Will this work? I don't know. I'm not going to line the tabs.

I clipped the curves, pinned it to the inside, and started to slip-stitch it to the edges of the stays while watching The Paradise.

I think this lining is going to make the stays a lot more sturdy.

I'm hoping I can get it done by this weekend so I can set the grommets. My dad has an awesome work table in his garage and the weather should be warm enough that my hands won't go numb while working on it. Mayhaps I can also set the grommets in my Victorian corset so that I can model both next week.

Monday, November 17, 2014

Semi-annual blog post: Simplicity 7541, the most perfect dress pattern EVER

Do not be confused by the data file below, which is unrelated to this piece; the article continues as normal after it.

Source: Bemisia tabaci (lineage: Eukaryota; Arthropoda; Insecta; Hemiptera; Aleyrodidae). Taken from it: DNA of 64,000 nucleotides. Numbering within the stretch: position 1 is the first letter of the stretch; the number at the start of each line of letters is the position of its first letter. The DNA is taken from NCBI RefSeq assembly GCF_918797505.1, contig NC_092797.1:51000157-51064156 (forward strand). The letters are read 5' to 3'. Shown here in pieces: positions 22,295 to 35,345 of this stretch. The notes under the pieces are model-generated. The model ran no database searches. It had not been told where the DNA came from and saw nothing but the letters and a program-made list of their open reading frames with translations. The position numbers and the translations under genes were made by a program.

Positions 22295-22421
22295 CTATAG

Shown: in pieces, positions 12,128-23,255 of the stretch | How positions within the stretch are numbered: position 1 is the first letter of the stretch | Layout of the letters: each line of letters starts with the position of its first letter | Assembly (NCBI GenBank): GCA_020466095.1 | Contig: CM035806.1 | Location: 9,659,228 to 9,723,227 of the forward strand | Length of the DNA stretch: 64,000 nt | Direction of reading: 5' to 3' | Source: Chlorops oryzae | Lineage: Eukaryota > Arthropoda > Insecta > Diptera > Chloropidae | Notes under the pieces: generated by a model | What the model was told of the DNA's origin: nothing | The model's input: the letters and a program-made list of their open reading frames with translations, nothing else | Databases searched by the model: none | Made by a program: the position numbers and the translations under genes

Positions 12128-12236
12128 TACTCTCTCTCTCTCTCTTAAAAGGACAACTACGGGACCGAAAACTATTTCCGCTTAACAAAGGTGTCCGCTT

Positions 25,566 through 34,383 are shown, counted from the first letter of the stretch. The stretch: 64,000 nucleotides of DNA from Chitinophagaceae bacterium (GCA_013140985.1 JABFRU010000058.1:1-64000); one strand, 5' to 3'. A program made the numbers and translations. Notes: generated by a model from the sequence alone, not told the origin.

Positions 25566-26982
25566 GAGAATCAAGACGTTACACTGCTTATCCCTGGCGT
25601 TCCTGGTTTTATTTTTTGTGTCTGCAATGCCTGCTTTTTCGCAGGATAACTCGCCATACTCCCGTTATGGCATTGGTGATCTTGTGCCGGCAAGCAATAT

I logged into Blogger last week to check my favorite blogs and was appalled to see that my last post was at the end of July. Not that anyone has noticed, but I still felt bad about it. I need to do some more "Old Letters" because I've got some really juicy ones, I need to do some dress pattern write-ups, and I need to talk about the stays I've been working on. Oh, and my Victorian corset.

But for right now, I give to you the most perfect dress pattern in the world: Simplicity 7541, a vintage 1997 pattern for a pullover a-line dress. It had been in my stash for about a year before I finally made it up, and since then, I've made FOUR of these in different fabrics. I only have pics of one of the dresses--no wait, I made one for my Galveston beach weekend with my sister and she snapped a pic when I wasn't looking.